Lobules of liver
Image Caption : Visualization of liver lobules, with a central vein running through the middle of each, intersperesed with portal triads (a branch of the hepatic artery, hepatic vein, and a bile duct). Hexagonal-shaped liver lobules are composed of plates of hepaocytes radiating out from a central vein; at each of the six corners of the lobule is a portal triad composed of a hepatic artery and portal vein as well as a bile duct. Blood from the hepatic artery and portal vein travels through the lobules in capillaries called sinusoids, is processed by the hepatocytes, and empties into the central vein. Flowing in the opposite direction, bile produced in the hepatocytes flows through bile canaliculi that run towards the bile ducts in the portal triads; these bile ducts eventually empty into the common hepatic ducts that direct bile toward the duodenum. Besides processing incoming nutrients and producing bile, hepatocytes also store vitamins and detoxify the blood.
The liver is the largest gland in the body, weighing about three pounds in an adult. It is also one of the most important organs. In addition to being an accessory digestive organ, it plays a number of roles in metabolism and regulation. The liver lies inferior to the diaphragm in the right upper quadrant of the abdominal cavity and receives protection from the surrounding ribs.
The liver is divided into two primary lobes: a large right lobe and a much smaller left lobe. In the right lobe, some anatomists also identify an inferior quadrate lobe and a posterior caudate lobe, which are defined by internal features. The liver is connected to the abdominal wall and diaphragm by five peritoneal folds referred to as ligaments. These are the falciform ligament, the coronary ligament, two lateral ligaments, and the ligamentum teres hepatis. The falciform ligament and ligamentum teres hepatis are actually remnants of the umbilical vein, and separate the right and left lobes anteriorly. The lesser omentum tethers the liver to the lesser curvature of the stomach.
The porta hepatis ("gate to the liver") is where the hepatic artery and hepatic portal vein enter the liver. These two vessels, along with the common hepatic duct, run behind the lateral border of the lesser omentum on the way to their destinations. As shown inFigure, the hepatic artery delivers oxygenated blood from the heart to the liver. The hepatic portal vein delivers partially deoxygenated blood containing nutrients absorbed from the small intestine and actually supplies more oxygen to the liver than do the much smaller hepatic arteries. In addition to nutrients, drugs and toxins are also absorbed. After processing the bloodborne nutrients and toxins, the liver releases nutrients needed by other cells back into the blood, which drains into the central vein and then through the hepatic vein to the inferior vena cava. With this hepatic portal circulation, all blood from the alimentary canal passes through the liver. This largely explains why the liver is the most common site for the metastasis of cancers that originate in the alimentary canal.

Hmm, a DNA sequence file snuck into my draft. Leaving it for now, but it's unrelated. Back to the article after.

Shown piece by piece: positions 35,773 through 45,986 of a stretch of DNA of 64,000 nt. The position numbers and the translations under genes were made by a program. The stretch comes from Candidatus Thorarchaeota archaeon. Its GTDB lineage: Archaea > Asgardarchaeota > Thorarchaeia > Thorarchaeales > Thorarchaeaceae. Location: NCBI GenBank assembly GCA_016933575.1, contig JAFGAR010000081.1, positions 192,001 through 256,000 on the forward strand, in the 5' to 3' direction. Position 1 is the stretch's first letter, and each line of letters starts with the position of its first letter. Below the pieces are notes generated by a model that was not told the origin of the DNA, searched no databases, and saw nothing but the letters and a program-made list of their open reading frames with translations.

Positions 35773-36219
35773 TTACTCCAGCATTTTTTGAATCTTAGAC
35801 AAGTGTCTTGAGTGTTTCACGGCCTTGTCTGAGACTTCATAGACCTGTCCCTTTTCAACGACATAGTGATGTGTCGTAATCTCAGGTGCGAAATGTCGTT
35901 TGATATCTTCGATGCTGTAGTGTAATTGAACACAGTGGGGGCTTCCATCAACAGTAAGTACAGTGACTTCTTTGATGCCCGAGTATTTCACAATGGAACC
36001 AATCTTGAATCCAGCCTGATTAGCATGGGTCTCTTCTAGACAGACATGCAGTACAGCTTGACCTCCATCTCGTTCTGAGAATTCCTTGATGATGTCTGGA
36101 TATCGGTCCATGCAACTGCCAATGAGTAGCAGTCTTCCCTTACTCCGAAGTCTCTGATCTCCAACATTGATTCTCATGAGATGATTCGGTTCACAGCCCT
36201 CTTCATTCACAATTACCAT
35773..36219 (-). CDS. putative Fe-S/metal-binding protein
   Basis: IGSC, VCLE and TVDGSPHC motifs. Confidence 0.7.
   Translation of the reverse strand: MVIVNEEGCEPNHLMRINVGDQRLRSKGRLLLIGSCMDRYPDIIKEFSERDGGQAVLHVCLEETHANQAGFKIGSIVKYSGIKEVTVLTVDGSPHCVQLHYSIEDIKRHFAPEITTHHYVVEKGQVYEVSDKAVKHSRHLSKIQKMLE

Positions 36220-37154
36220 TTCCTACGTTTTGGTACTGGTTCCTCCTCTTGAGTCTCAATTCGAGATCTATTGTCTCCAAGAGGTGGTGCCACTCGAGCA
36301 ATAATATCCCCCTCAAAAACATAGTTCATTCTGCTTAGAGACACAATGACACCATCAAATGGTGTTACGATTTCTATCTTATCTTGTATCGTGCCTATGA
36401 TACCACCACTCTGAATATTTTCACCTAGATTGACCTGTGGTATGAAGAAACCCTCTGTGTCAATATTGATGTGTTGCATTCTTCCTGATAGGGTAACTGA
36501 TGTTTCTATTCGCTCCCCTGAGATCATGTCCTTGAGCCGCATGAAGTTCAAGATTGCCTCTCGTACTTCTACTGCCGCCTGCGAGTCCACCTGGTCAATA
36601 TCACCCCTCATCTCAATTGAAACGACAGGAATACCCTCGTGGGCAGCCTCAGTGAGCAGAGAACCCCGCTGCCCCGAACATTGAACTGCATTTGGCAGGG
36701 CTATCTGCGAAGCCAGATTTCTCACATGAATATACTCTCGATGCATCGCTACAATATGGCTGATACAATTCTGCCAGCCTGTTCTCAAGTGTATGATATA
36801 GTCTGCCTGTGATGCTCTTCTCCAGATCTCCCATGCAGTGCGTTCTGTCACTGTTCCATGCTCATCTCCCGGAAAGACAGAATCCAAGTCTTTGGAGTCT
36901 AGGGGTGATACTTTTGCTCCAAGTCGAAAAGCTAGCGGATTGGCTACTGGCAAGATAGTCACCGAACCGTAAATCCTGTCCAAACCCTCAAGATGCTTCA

The liver receives oxygenated blood from the hepatic artery and nutrient-rich deoxygenated blood from the hepatic portal vein.
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The liver is located primarily in the right hypochondriac and epigastric regions of the abdomen, just beneath the diaphragm. It is the largest gland in the body. On the surface, the liver is divided into two major lobes and two smaller lobes. The functional units of the liver are lobules with sinusoids that carry blood from the periphery to the central vein of the lobule.
The liver receives blood from two sources. Freshly oxygenated blood is brought to the liver by the common hepatic artery, a branch of the celiac trunk from the abdominal aorta. Blood that is rich in nutrients from the digestive tract is carried to the liver by the hepatic portal vein.
The liver has a wide variety of functions and many of these are vital to life. Hepatocytes perform most of the functions attributed to the liver, but the phagocytic Kupffer cells that line the sinusoids are responsible for cleansing the blood.
Liver functions include the following:
- synthesis of bile salts
- synthesis of plasma protein
- carbohyrate metabolism
- lipid metabolism
- protein metabolism
National Cancer Institute / National Institutes of Health
A hepatic lobule is a small division of the liver defined at the histological scale. It should not be confused with the anatomic lobes of the liver (caudate lobe, quadrate lobe, left lobe, and right lobe), or any of the functional lobe classification systems.
The two-dimensional microarchitecture of the liver can be viewed from multiple different perspectives:
The term "hepatic lobule", without qualification, typically refers to the classical lobule.
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